Roscoe “Fatty” Arbuckle

Roscoe “Fatty” Arbuckle

Smith Center, Smith County, Kansas, USA
Death 29 Jun 1933 (aged 46)
New York, New York County (Manhattan), New York, USA
Burial Cremated, Ashes scattered at sea, Specifically: Ashes scattered in the Pacific Ocean
Memorial ID 2525 · View Source
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Actor. Born in Smith Center, Kansas, his family was poor, constantly struggling and on the move. When he was just a year old, he and his family moved to California. Roscoe grew into an overweight child and local children gave him the nickname of "Fatty" which stuck with him for all his life. In his late teens, Roscoe began to make a name for himself as a singer. His life was changed forever in 1912 when he met Mack Sennett, the owner of Keystone Film Company. Sennett soon began featuring Roscoe in 2 reel silent comedies. When Sennett developed the Keystone Cops, Arbuckle was featured as one of the mainstays. Arbuckle became wildly popular and soon headlined films with Mabel Normand, Mack Sennett's girlfriend. He also starred in films with Buster Keaton, who became his life long best friend, and Charlie Chaplin. In 1916, Roscoe joined Paramount Studios and was offered complete artistic control of all his films. The Comique Film Corporations was created to accommodate Arbuckles's films. By 1920, Roscoe was making seven reel features and by 1921 Paramount offered him a 3 year deal at the unheard rate of $1 million dollars per year. On Labor Day Weekend in 1921, Roscoe decided to take a break in San Francisco with a bunch of friends. What followed ultimately ruined Arbuckle's career. He was charged with raping and murdering Virginia Rappe, an aspiring actress. She had died in the hospital after the party of a ruptured bladder. Immediately the press was all over the story, accusing Arbuckle of crushing Rappe when he jumped on top of her. Even more lurid accounts had Roscoe violating Virginia with a champagne bottle. Two days later, voluntary and state mandated bans were imposed on Arbuckle's movies. On September 13, a Grand Jury returned a indictment of manslaughter against Arbuckle. After 3 trials, the first two ending in hung juries, Roscoe was finally acquited in March 1922. But his film career was over. He was banned from the screen for quite some time and even when he returned he had to go under an assumed name to get work. But by the late 1920s, he was getting steady work as a director. By 1932, he had worked his way back in front of the camera, but it was too late. Roscoe died of a heart attack in 1933. He was only 46 years old.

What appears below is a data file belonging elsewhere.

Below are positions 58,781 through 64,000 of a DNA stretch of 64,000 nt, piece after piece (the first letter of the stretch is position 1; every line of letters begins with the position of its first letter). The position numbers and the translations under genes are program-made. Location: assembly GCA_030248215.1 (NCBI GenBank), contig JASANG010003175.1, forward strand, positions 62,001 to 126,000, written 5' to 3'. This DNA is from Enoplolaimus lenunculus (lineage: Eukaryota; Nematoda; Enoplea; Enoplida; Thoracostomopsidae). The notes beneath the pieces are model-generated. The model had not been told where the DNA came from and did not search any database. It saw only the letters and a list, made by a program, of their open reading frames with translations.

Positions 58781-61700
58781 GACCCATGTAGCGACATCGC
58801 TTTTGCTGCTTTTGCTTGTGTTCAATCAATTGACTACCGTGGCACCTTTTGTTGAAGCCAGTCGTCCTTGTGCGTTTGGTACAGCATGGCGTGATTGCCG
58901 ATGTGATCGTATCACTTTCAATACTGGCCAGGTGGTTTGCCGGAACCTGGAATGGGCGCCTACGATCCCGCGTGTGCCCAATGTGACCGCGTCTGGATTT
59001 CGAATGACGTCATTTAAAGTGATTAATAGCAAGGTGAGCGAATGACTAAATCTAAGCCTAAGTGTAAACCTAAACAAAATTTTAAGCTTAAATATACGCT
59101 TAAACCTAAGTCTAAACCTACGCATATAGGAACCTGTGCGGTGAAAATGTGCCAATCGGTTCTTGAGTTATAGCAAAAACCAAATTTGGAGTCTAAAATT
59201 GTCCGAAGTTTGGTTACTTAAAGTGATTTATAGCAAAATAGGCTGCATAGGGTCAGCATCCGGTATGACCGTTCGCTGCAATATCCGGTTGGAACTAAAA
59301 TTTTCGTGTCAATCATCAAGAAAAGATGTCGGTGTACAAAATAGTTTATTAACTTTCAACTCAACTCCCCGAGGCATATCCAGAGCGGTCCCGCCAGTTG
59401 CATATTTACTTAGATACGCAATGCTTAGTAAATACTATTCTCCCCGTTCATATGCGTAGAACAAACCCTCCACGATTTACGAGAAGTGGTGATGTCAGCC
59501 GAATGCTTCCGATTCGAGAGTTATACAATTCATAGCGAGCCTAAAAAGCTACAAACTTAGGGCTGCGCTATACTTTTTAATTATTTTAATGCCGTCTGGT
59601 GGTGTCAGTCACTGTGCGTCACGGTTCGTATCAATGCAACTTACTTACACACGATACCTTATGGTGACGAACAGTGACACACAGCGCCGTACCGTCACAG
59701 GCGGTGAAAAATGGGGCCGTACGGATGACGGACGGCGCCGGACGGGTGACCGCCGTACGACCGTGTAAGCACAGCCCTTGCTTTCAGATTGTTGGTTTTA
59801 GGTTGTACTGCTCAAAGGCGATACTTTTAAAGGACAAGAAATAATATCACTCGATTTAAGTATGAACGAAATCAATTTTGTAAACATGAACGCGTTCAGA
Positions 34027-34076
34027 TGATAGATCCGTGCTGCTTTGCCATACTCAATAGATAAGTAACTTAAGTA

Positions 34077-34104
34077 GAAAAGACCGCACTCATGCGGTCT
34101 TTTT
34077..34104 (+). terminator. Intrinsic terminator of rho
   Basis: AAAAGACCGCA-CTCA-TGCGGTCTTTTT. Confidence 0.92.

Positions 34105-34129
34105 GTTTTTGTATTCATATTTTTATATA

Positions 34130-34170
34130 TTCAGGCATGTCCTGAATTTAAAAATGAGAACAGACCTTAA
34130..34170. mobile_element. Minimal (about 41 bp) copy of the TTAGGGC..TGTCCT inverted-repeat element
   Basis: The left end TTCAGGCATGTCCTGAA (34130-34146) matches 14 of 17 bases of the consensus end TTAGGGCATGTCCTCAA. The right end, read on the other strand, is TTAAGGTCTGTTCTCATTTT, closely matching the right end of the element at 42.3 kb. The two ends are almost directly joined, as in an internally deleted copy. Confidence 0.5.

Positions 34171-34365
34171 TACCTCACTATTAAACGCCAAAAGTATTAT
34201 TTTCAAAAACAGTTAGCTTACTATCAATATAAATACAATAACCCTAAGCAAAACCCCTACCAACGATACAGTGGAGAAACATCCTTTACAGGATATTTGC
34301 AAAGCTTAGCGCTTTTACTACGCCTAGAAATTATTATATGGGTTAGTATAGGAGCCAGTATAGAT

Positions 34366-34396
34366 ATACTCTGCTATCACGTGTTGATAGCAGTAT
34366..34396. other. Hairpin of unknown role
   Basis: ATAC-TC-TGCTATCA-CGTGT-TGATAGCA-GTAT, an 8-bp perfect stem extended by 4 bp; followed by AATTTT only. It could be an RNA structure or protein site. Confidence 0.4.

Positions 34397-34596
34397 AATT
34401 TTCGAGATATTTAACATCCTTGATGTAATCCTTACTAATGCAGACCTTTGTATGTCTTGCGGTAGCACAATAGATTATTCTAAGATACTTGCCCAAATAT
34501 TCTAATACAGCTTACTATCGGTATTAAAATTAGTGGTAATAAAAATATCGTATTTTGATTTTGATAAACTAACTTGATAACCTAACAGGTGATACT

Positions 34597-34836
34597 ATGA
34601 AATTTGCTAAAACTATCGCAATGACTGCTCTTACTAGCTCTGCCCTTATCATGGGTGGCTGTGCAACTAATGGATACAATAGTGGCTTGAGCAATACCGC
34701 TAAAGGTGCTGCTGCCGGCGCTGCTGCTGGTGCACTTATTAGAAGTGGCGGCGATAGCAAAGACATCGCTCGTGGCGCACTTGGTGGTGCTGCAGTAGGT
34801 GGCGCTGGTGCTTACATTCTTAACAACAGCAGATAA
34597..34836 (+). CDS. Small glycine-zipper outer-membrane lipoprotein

Bio by: Marta Monk

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  • Maintained by: Find a Grave
  • Added: 31 Dec 2000
  • Find a Grave Memorial 2525
  • Find a Grave, database and images ( : accessed ), memorial page for Roscoe “Fatty” Arbuckle (24 Mar 1887–29 Jun 1933), Find a Grave Memorial no. 2525, ; Maintained by Find A Grave Cremated, Ashes scattered at sea, who reports a Ashes scattered in the Pacific Ocean.